When India and Pakistan announced in November they would operationalise a corridor from Dera Baba Nanak in Punjab to Kartarpur Sahib Gurdwara in Pakistan’s Punjab, it was hailed as a step forward in an otherwise fraught relationship. Prime Minister Narendra Modi appeared to share the optimism when he likened the initiative’s potential to the fall of the Berlin Wall. What has followed, however, is round upon round of wrangling between the two governments over every detail: from the number of pilgrims to be accommodated, to the security restrictions, to the documentation and mode of transport to be used by pilgrims. At the base of the differences is the deep distrust between the two governments, a chasm that has deepened in the aftermath of the Pulwama attack and the Balakot strike. Pakistan Prime Minister Imran Khan’s administration feels it should be given more credit for having cleared the Kartarpur proposal, something Indian Sikh pilgrims have demanded for decades, ever since the Radcliffe Line left their sacred shrine on the other side of the border in 1947. For its part, New Delhi refuses to acknowledge Pakistan’s overture, and has made it clear the corridor will have no connection with furthering bilateral talks on other issues. Meanwhile, security agencies have voiced concerns about a possible attempt by Pakistan’s military establishment to use the corridor to fuel separatist Khalistani sentiment. The Modi government’s decision now to postpone the next round of technical talks, which were scheduled for April 2, is driven mainly by those concerns, in particular the inclusion of some known Khalistan activists in a gurdwara committee that would interact with pilgrims from India. Last week, the Ministry of External Affairs summoned Pakistan’s Deputy High Commissioner and sought clarifications on the “controversial elements” on the committee, and said the next meeting would only be held after it receives Pakistan’s response.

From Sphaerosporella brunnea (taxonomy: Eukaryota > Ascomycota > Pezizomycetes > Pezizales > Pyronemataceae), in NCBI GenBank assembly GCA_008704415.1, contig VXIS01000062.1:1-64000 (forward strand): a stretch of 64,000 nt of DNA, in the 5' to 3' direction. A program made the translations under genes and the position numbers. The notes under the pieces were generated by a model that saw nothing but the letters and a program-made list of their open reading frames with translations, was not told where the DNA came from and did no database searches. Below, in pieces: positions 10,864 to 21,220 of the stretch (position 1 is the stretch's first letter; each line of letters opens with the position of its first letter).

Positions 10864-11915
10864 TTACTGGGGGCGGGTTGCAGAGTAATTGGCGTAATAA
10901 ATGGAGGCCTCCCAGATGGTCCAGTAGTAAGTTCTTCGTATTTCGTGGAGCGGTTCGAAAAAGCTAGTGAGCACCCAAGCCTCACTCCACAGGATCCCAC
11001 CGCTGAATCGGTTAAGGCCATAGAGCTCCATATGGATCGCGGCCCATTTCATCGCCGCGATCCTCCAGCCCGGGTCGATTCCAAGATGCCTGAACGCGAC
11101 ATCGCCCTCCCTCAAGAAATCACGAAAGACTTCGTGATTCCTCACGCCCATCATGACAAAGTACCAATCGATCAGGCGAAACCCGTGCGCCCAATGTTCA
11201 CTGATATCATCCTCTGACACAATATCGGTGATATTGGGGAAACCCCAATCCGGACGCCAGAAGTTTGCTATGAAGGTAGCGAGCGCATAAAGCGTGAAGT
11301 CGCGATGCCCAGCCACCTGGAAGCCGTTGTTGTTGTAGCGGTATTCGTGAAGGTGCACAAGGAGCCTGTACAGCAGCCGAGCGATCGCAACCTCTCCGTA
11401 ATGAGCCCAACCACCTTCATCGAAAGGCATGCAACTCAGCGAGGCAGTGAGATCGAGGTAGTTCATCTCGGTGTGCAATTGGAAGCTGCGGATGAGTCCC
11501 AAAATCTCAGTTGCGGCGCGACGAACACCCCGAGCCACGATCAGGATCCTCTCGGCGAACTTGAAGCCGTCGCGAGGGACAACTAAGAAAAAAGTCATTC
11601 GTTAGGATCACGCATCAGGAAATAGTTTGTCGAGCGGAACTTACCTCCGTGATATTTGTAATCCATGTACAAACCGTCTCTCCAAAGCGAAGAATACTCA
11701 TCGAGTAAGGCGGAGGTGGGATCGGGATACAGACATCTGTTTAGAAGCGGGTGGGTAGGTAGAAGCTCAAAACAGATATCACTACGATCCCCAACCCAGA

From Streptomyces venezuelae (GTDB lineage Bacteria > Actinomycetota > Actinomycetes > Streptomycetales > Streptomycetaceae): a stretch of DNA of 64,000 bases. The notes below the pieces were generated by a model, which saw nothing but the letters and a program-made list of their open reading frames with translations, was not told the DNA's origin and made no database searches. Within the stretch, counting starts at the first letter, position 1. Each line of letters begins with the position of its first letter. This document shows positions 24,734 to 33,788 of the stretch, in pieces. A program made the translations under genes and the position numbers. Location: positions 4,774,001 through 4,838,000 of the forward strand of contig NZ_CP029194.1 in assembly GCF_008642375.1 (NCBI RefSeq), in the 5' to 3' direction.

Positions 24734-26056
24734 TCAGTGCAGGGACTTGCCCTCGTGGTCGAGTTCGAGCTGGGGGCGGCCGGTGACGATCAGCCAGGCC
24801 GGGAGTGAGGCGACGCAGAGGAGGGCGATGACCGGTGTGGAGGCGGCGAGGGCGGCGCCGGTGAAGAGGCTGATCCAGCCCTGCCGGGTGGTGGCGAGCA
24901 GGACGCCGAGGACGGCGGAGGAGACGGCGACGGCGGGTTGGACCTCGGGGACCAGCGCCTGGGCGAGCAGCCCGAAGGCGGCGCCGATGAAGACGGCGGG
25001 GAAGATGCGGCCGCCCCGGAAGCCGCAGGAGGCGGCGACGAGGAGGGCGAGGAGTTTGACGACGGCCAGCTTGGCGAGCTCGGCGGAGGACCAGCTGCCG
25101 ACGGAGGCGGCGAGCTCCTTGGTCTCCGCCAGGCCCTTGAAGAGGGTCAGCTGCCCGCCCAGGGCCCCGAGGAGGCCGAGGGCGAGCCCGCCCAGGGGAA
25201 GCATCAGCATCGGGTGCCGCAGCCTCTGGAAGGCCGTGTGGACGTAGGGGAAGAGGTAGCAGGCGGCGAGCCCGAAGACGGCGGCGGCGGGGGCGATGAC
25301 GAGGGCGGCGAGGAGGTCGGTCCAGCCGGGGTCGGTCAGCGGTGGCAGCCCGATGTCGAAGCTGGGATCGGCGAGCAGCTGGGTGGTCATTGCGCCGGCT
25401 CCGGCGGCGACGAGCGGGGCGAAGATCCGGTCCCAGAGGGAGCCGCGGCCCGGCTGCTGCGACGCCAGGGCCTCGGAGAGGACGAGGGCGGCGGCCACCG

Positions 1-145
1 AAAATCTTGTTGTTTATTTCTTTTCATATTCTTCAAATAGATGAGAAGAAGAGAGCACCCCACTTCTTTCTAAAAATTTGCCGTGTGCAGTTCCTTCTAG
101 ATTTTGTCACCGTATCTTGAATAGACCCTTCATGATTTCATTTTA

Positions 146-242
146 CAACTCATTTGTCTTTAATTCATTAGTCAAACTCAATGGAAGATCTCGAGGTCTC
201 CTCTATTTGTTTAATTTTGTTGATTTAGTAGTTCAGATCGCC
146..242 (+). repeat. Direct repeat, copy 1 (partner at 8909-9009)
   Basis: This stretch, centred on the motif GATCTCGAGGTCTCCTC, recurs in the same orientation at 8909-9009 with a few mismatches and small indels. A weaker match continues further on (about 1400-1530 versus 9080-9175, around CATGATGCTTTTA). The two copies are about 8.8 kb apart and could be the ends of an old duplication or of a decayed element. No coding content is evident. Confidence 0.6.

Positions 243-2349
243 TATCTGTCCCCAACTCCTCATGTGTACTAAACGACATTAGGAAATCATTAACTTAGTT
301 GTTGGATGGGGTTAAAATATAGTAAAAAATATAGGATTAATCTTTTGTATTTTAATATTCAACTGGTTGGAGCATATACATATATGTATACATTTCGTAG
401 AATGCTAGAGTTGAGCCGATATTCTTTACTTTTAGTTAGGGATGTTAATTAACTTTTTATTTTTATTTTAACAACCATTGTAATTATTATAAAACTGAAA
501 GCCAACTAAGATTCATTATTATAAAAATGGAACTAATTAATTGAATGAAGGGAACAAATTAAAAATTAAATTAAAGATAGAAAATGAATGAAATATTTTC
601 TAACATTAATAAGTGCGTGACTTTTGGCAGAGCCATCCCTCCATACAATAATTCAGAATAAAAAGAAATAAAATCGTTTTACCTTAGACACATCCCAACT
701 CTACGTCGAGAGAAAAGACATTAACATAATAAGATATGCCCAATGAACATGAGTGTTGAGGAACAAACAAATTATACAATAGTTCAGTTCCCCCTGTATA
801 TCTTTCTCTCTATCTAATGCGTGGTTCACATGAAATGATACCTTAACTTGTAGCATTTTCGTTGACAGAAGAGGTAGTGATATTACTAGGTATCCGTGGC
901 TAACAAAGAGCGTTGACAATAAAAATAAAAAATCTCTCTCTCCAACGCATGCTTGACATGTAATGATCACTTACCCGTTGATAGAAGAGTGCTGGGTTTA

While none of the government’s concerns is unwarranted, it could not have been unprepared when it embarked on the corridor proposal . Pakistan’s support to separatist Sikh groups goes back several decades, and India must work to secure its border from the threat even as it opens the gates for thousands of pilgrims to travel to Pakistan. National security must get priority. But for this, there must be an effort by all stakeholders in India — the Centre, the State government and the leadership of the BJP, the Akalis and the Congress — to resist scoring political points against one another. Modalities and technical issues, such as on the numbers, eligibility and identity proof required for the trip to Kartarpur Sahib, should be ironed out by both governments. Putting off meetings is hardly a constructive solution, given the proposed opening by November to mark the 550th birth anniversary of Guru Nanak.